The hut is dwarfed by the ostentatious Graeco-Italian pavilion which now surrounds it, and the Joseph Stalin Museum complex dominates Gori’s main square. The site is almost as controversial as the man himself: the museum was closed in 1989, but reopened as a popular tourist attraction; the main statue of Stalin was taken down in 2010 as part of Georgia’s de-Sovietisation process, but there are those campaigning for its return. In spite of the horrors Stalin inflicted on the Soviet Union, there are still those who come here like pilgrims to pay their respects.



The museum’s halls are filled with personal effects and documents relating to Stalin’s life. It’s an overbearing, depressive Soviet propaganda exercise, though a couple of items such as Stalin’s death mask did catch my eye. Arguably the most important artefact here is the Pullman railway carriage which was part of Stalin’s private train. Armour plated and weighing 83 tonnes, Stalin used it to attend the Tehran and Yalta Conferences during WWII.

Back out in the fresh air, I browsed the souvenir stalls near the museum. Stalin stared out at me from the postcards. In some of the photos, he was young and handsome. This surprised me: I’d never thought of him like that. It was as if the older, more powerful, and more paranoid he became, the faster his handsome features vanished. How much is our physical appearance an expression of our character, or a reflection of our behaviour?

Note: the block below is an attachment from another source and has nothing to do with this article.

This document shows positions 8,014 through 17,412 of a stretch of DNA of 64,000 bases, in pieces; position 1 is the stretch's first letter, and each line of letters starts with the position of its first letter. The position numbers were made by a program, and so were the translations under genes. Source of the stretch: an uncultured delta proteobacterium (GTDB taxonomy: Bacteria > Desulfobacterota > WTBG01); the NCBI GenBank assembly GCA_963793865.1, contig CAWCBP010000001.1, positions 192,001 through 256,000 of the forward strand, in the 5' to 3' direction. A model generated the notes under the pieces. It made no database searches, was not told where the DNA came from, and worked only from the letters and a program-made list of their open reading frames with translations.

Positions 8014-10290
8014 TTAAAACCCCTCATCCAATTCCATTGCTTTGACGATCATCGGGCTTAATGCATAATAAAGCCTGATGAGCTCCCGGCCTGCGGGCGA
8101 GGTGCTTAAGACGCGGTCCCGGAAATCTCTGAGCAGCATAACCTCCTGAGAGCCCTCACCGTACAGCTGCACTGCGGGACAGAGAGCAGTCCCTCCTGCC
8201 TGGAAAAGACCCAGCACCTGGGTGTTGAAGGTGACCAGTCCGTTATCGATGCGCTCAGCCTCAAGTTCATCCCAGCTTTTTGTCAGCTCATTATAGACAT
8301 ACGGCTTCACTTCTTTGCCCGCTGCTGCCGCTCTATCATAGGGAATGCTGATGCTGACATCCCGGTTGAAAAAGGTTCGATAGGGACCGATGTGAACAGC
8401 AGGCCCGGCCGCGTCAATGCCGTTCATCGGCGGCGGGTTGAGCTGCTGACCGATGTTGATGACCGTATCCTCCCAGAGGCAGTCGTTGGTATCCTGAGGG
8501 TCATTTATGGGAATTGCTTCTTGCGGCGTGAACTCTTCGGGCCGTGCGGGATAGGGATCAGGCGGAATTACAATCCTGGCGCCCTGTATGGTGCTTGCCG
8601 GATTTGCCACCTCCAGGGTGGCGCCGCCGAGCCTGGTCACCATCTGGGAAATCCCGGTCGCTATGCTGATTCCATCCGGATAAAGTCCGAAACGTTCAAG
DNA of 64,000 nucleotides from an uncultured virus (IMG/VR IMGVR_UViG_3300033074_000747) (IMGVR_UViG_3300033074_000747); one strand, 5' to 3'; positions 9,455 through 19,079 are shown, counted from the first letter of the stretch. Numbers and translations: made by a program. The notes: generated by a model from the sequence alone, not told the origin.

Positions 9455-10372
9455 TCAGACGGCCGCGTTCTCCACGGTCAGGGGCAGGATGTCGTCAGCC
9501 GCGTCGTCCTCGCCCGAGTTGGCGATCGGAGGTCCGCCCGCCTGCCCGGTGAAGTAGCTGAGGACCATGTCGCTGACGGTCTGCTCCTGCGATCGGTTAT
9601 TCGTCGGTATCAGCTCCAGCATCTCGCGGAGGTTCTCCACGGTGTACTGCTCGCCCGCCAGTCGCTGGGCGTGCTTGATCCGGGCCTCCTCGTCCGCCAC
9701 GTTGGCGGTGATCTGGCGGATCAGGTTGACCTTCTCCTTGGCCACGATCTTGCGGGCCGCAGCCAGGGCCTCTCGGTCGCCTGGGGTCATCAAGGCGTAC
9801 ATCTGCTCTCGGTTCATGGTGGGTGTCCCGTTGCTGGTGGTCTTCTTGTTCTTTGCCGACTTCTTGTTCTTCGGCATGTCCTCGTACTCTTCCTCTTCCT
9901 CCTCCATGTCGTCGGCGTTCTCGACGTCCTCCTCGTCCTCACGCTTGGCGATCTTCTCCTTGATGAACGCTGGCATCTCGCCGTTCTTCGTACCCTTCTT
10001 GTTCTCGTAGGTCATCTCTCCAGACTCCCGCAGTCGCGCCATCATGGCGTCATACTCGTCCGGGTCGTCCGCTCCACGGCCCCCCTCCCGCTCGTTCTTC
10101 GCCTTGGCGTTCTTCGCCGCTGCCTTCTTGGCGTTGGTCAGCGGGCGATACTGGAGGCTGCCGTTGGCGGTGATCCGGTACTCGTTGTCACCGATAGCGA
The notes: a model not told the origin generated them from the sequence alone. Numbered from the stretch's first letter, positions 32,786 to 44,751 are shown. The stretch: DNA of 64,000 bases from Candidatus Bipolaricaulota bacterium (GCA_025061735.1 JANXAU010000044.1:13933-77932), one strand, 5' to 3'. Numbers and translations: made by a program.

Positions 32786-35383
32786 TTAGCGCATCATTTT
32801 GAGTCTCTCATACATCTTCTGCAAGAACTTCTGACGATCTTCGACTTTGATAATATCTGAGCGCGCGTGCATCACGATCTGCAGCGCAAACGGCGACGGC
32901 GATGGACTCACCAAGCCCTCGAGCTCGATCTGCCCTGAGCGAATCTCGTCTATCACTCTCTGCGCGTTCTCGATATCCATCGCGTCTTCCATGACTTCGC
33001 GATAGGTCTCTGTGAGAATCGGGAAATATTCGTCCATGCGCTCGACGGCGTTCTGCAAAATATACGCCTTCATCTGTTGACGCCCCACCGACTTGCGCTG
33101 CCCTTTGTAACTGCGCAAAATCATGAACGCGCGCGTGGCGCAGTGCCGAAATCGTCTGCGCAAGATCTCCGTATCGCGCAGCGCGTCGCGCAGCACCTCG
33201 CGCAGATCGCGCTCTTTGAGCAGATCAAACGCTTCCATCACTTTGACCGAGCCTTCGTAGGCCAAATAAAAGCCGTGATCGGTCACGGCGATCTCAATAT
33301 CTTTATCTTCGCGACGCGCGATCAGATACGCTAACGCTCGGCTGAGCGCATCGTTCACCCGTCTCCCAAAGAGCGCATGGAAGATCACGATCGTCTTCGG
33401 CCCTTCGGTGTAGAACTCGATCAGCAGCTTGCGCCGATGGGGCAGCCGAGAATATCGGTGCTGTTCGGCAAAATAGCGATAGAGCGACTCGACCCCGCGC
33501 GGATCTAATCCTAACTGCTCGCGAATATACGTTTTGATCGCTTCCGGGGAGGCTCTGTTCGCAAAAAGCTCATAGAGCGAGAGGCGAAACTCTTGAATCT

Georgia is endlessly fascinating. The survival of its cultural identity is nothing short of a miracle given the upheaval of the past century. But what really grabs me and makes it such an enthralling destination is how the Georgian people have taken Soviet relics — concrete buildings, bric a brac, and even Stalin — and transformed them into something we actually want to experience. That shows imagination, and that Georgia really has taken back control.

Fact box

Georgia specialists My Caucasus ( offers a Soviet themed tour of the country, On the traces of the USSR. It costs €1,790 for 12 days, and includes not only Tbilisi and Gori but also the Soviet spa resort of Tsqaltubo and the vineyards of Kakheti.

Wizz Air ( flies twice a week directly from London Luton to Kutaisi from £42 return.